To assess whether the accuracy of predicting intravesical recurrence would improve after the addition of CALN1 methylation percentage to established risk factors, including tumor stage, grade, number, size, and sample type, we calculated the C-index, net reclassification improvement, and integrated discrimination improvement. The CALN1 methylation percentage and value of mRNA expression were not normally distributed (assessed using the Shapiro–Wilk test); therefore, non-parametric correlation coefficients (Spearman’s [ρ]) were used to determine the association between CALN1 methylation percentage and mRNA expression. Statistical significance was set at P < 0.05 and all statistical tests were two-sided. Statistical analyses were performed using the R software version 4.0.3.

Results

In total, 82 patients (MIBC, n = 9; non–MIBC, n = 73) were enrolled in this study. During the follow-up period (median, 11.5 months), 13 of the 82 patietns died. Twenty-five of the remaining 71 patients whose bladders were preserved showed intravesical recurrence within 1 year. Of these 25 patients, 6 patients died. Three of the six patients died of bladder cancer. The median CALN1 methylation percentage was 79.5% (interquartile range: 51.1–92.6). In the univariate Cox proportional hazards analysis, the CALN1 methylation percentage was a significant predictor of intravesical recurrence (hazard ratio (HR) 0.98, 95% confidence interval (CI) 0.97–1.00, P = 0.0010). After adjusting for other confounders, the CALN1 methylation percentage was an independent predictor of intravesical recurrence (HR 0.98, 95% CI 0.97–1.00, P = 0.018). The ROC analysis was performed to maximize the predictive power of CALN1 methylation percentage for intravesical recurrence, and an 87% cut-off value was obtained (area under the curve = 0.711). Based on the cut-off value, 82 patients fit into two groups. Fifty-one (62%) patients fit in the low group with a methylation percentage of less than 87%, and 31 (38%) fit in the high group with a methylation percentage greater than 87%. Patient characteristics according to CALN1 methylation percentage are shown in Table 2 (Additional file 1). Of the 82 patients, 73 had non-MIBC and 9 had MIBC. Total cystectomy was performed in two patients with non-MIBC that was difficult to cure by TURBT during the follow-up period. Patients in the low group were significantly older than those in the high group and had a higher proportion of females and non-smokers. In addition, the low group tended to have significantly advanced tumor stages and more histologically high-grade tumors than the high group.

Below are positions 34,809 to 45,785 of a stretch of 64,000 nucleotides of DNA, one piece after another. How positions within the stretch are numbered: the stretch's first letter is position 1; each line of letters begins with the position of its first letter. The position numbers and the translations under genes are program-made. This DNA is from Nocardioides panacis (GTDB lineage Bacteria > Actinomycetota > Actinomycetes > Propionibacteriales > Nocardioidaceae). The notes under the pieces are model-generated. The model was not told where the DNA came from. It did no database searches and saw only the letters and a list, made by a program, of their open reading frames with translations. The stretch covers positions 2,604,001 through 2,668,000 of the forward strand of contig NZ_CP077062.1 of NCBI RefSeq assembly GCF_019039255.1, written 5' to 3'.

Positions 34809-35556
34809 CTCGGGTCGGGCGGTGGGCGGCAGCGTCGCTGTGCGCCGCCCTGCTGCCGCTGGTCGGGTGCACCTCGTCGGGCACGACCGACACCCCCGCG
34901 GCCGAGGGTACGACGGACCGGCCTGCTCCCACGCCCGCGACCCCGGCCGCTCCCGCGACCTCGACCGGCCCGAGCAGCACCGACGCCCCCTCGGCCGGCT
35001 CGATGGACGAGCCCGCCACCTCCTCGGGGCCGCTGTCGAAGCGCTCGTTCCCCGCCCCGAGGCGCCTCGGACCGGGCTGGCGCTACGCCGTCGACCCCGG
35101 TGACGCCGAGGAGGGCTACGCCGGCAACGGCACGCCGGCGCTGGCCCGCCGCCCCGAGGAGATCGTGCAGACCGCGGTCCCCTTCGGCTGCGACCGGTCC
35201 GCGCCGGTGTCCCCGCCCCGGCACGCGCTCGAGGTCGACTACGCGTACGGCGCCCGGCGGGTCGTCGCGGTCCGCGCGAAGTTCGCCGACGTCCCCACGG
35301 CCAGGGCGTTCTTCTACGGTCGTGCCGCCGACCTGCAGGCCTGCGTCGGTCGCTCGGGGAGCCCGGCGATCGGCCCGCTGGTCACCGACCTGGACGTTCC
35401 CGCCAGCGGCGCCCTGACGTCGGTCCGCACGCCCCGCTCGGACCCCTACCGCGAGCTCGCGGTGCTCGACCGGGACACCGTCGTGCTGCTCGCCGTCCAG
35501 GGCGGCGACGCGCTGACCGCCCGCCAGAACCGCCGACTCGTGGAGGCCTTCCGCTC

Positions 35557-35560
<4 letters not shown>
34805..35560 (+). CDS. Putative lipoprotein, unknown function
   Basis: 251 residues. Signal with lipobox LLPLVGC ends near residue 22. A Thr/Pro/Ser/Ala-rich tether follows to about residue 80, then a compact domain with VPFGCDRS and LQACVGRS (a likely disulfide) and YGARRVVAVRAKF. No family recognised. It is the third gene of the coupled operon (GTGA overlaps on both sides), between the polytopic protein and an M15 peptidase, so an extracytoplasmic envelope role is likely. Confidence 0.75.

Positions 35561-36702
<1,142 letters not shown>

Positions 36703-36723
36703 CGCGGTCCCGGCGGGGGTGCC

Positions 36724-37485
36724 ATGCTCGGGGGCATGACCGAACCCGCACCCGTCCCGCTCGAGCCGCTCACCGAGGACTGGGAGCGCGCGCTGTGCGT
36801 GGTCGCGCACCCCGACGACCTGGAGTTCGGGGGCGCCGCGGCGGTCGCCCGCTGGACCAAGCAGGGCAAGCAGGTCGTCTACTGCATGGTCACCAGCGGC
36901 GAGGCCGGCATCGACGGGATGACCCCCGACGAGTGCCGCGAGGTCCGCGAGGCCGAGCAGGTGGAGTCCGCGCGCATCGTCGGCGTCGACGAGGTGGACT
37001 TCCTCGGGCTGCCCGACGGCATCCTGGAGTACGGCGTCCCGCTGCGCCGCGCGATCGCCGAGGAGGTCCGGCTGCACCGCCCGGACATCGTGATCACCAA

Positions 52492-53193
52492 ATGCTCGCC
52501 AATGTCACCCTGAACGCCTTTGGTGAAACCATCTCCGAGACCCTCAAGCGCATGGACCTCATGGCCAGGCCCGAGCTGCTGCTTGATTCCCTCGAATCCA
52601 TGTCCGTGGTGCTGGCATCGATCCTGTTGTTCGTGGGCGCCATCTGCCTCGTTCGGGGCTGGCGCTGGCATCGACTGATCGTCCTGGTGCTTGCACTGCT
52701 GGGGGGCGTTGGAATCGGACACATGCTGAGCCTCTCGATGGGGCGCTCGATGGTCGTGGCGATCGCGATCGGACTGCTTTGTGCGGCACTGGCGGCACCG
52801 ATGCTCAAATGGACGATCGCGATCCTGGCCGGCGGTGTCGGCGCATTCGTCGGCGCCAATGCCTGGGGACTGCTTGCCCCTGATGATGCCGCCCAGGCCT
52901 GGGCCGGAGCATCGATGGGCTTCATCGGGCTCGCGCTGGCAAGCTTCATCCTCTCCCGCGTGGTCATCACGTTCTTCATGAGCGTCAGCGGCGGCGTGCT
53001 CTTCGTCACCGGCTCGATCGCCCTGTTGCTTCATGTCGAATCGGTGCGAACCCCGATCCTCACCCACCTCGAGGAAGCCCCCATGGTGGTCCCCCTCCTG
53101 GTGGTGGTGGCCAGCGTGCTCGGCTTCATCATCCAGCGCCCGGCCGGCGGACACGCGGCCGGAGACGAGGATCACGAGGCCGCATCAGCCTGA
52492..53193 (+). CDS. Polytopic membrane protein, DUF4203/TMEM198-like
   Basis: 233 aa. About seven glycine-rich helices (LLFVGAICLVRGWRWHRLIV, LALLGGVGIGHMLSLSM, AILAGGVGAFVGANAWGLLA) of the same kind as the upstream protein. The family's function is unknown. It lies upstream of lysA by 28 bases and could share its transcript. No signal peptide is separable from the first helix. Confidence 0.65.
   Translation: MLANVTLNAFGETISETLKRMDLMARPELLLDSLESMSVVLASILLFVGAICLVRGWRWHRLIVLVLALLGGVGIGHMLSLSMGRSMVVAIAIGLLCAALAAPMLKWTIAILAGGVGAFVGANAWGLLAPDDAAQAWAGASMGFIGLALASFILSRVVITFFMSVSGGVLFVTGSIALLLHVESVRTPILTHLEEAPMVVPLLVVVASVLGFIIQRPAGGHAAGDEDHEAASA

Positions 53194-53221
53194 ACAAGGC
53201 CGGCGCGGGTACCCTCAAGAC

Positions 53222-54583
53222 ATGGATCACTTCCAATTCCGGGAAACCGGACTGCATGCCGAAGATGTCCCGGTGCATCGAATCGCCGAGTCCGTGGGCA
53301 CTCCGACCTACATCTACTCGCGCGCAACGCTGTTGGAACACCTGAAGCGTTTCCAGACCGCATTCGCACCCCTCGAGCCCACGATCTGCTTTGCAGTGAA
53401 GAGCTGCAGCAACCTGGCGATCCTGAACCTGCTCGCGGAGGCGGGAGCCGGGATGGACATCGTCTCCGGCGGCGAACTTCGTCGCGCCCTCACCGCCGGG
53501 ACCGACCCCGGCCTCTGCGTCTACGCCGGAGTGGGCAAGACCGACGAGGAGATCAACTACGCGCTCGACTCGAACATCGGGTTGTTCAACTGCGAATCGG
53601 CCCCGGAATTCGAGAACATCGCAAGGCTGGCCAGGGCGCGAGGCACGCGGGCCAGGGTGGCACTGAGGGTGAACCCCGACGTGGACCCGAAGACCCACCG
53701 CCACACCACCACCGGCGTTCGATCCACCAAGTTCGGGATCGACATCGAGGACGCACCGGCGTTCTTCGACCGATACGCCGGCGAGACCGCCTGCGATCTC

Table 2 Clinicopathological features according to CALN1 methylation percentage